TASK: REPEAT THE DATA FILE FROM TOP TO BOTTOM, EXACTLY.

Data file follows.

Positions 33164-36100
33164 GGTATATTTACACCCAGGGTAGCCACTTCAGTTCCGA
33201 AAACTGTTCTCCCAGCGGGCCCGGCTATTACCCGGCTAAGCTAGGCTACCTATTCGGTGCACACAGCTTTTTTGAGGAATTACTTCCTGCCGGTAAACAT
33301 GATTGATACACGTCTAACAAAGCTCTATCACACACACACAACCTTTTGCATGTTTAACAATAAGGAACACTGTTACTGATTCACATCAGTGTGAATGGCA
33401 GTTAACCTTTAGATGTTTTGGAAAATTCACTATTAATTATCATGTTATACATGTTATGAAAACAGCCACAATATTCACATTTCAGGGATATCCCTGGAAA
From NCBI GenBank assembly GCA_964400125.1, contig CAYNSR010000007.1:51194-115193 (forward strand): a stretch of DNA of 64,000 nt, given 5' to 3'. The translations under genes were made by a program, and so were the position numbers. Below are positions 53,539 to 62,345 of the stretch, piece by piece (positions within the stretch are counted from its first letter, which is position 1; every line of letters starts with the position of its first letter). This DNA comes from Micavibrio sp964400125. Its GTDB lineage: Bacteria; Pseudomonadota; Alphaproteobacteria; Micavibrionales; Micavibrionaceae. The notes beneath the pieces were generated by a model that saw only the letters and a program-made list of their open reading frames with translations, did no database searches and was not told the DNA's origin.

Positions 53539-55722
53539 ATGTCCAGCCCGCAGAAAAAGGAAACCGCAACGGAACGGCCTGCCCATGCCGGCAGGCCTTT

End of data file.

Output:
Positions 33164-36100
33164 GGTATATTTACACCCAGGGTAGCCACTTCAGTTCCGA
33201 AAACTGTTCTCCCAGCGGGCCCGGCTATTACCCGGCTAAGCTAGGCTACCTATTCGGTGCACACAGCTTTTTTGAGGAATTACTTCCTGCCGGTAAACAT
33301 GATTGATACACGTCTAACAAAGCTCTATCACACACACACAACCTTTTGCATGTTTAACAATAAGGAACACTGTTACTGATTCACATCAGTGTGAATGGCA
33401 GTTAACCTTTAGATGTTTTGGAAAATTCACTATTAATTATCATGTTATACATGTTATGAAAACAGCCACAATATTCACATTTCAGGGATATCCCTGGAAA
From NCBI GenBank assembly GCA_964400125.1, contig CAYNSR010000007.1:51194-115193 (forward strand): a stretch of DNA of 64,000 nt, given 5' to 3'. The translations under genes were made by a program, and so were the position numbers. Below are positions 53,539 to 62,345 of the stretch, piece by piece (positions within the stretch are counted from its first letter, which is position 1; every line of letters starts with the position of its first letter). This DNA comes from Micavibrio sp964400125. Its GTDB lineage: Bacteria; Pseudomonadota; Alphaproteobacteria; Micavibrionales; Micavibrionaceae. The notes beneath the pieces were generated by a model that saw only the letters and a program-made list of their open reading frames with translations, did no database searches and was not told the DNA's origin.

Positions 53539-55722
53539 ATGTCCAGCCCGCAGAAAAAGGAAACCGCAACGGAACGGCCTGCCCATGCCGGCAGGCCTTT